You may also want to think about how much your battery weighs and whether or not it could impact your boat’s performance. You also probably don’t want to be carrying a heavy battery around with the rest of your gear.
It can be a good idea to make sure the battery type you choose is suitable for your trolling motor and with enough amp hours to run your motor for the length of time you want.
Usually, you’ll need a 12V battery for your 12V motor but remember to consider that you might need more than one battery if you’re using a 24 or 36 volt trolling motor.
Trolling Battery FAQs
What Size Battery Do I Need?
This will probably depend on the size of your trolling motor and how much power it requires to operate. It will also usually depend on how long you plan to power your motor and whether you will be operating it at full capacity or not. You can get a general idea by dividing the battery amp hours by the motor’s amps drawn to give you a length of time at medium speed.
A 12 volt battery is suitable for a 12 volt motor. For a higher voltage motor you will usually need two or more 12 volt batteries to operate safely. The physical size of the battery will usually depend on how much space you have available on your boat.
For most kayaks and canoes, one 12 volt battery may be all you have room for and is generally all that’s required for a 30 to 50 pound thrust motor.
If you have a larger bass boat, you may be able to accommodate three 12 volt batteries for your 100 pounds of thrust (or more) motor.
What Is A “Battery Reserve Capacity”?
This can be the same as amp hours but using different units. The battery reserve capacity is generally how many minutes it can operate at 25 amps before the voltage drops below 10.5 volts (from 12 volts).
How Do You Charge A Trolling Motor Battery?
You can use a battery charger to charge your trolling motor battery. There are various types, including on board and portable chargers. The charger can be connected to the terminals using the cables attached to the charger.
What Happens If The Battery Gets Wet? Should I Protect It?
If your battery gets wet, it’s not usually a problem as long as you dry the terminals right away to prevent corrosion. Saltwater can be more corrosive than freshwater. You can add a layer of protection to your battery by storing it inside a battery box. This can help to protect it from rain and spray for added safety.
How Often Should A Trolling Motor Battery Be Charged?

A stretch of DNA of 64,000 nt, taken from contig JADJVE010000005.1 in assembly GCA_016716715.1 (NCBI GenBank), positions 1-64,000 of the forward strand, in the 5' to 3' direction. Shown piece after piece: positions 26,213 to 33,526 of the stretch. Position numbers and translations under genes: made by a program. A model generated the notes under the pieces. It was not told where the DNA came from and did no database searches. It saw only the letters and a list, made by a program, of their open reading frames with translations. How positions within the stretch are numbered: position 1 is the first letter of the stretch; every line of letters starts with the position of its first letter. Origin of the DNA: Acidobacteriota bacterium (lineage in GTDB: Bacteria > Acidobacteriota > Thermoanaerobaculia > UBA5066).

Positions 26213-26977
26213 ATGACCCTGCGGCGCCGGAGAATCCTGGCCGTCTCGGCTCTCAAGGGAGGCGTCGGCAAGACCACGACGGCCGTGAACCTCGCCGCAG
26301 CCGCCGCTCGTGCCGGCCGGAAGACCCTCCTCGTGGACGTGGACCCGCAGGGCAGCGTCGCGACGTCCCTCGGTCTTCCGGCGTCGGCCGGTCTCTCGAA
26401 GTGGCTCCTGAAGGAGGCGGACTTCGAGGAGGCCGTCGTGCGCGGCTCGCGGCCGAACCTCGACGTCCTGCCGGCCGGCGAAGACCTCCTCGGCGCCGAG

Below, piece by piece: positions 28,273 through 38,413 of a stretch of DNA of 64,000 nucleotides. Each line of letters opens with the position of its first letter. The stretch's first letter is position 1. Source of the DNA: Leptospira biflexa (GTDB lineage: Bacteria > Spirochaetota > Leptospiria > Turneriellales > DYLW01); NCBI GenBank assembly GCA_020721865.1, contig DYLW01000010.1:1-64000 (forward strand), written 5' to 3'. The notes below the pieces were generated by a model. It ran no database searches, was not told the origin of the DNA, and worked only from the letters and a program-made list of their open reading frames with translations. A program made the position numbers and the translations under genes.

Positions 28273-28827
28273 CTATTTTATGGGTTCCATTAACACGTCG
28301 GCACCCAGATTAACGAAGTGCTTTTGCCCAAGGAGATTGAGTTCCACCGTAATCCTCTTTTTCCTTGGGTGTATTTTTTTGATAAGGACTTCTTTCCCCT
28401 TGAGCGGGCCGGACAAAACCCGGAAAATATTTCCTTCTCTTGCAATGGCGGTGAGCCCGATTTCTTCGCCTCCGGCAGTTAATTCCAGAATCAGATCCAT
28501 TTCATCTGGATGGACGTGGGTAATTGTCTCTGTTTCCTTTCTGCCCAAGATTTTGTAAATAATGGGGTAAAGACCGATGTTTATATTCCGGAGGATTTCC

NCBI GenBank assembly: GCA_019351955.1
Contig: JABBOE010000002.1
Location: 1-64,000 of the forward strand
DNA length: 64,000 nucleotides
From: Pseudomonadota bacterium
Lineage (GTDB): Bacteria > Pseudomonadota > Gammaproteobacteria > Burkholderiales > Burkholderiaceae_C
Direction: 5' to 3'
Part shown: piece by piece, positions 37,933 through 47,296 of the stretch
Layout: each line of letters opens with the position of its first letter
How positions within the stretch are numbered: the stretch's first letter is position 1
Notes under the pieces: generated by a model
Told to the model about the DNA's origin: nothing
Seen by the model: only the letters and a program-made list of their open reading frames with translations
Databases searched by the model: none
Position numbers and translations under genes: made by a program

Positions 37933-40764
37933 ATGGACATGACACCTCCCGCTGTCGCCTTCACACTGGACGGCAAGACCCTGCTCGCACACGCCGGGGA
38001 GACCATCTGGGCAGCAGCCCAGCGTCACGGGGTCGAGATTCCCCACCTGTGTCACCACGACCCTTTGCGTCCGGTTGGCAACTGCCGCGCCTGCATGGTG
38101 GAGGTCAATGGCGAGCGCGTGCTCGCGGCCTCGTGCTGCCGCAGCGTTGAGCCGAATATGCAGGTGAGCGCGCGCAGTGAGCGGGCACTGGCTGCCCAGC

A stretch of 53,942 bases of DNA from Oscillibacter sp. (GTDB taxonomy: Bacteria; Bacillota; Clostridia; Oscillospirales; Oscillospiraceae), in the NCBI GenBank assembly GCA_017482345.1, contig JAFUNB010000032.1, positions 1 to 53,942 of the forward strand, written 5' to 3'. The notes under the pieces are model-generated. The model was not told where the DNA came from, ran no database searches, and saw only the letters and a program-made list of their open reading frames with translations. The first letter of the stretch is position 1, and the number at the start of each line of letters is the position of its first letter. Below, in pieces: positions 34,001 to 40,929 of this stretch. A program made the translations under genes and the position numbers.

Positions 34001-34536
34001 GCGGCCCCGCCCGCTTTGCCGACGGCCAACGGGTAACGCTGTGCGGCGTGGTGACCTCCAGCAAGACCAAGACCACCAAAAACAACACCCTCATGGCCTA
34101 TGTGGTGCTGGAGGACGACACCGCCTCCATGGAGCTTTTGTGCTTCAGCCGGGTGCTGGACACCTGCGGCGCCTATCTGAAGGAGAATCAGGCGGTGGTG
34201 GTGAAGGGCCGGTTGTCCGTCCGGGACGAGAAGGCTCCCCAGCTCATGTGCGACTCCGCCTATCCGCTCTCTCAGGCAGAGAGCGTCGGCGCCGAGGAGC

Ideally, you should fully charge your trolling motor battery after each use. It can also be recommended not to let your battery drop below 50%, as this can affect its lifespan and overall performance. Note that old batteries with a low deep discharge recover rate may require more watering and a higher amperage to get to the end of its charging cycle.
Why Are Deep Cycle Batteries Best For Trolling Motors?
Deep cycle battery technology is designed to handle the frequent charging and discharging that a trolling motor requires, similar to car batteries. It is also designed to deliver smaller amounts of current for greater length of time.
Now that you’ve read this article you should have a better grasp on the types of trolling motor batteries that are available. So hopefully you will be able to work out the best trolling motor battery for your specific requirements.
Choosing a power source for your trolling motor doesn’t have to be difficult. As long as you know the voltage of your trolling motor and the power that you’ll need for your boat then you should be able to make a good choice.
Just remember to keep in mind that if you’re in a kayak, battery size is important to keep your load as compact and lightweight as possible.
Also, by adding weight to your kayak or boat with a heavy battery it will also mean the motor will be pulling more weight, which could affect both your speed and the amount of hours you get from one charge.
So when you’re making the choice for the best batteries, make sure your power source meets the needs of both your motor and your boat but don’t forget to factor in the length of time you want to spend on the water, the frequency of your trips and how you plan to charge it.
Do you use a trolling motor? Which one do you have?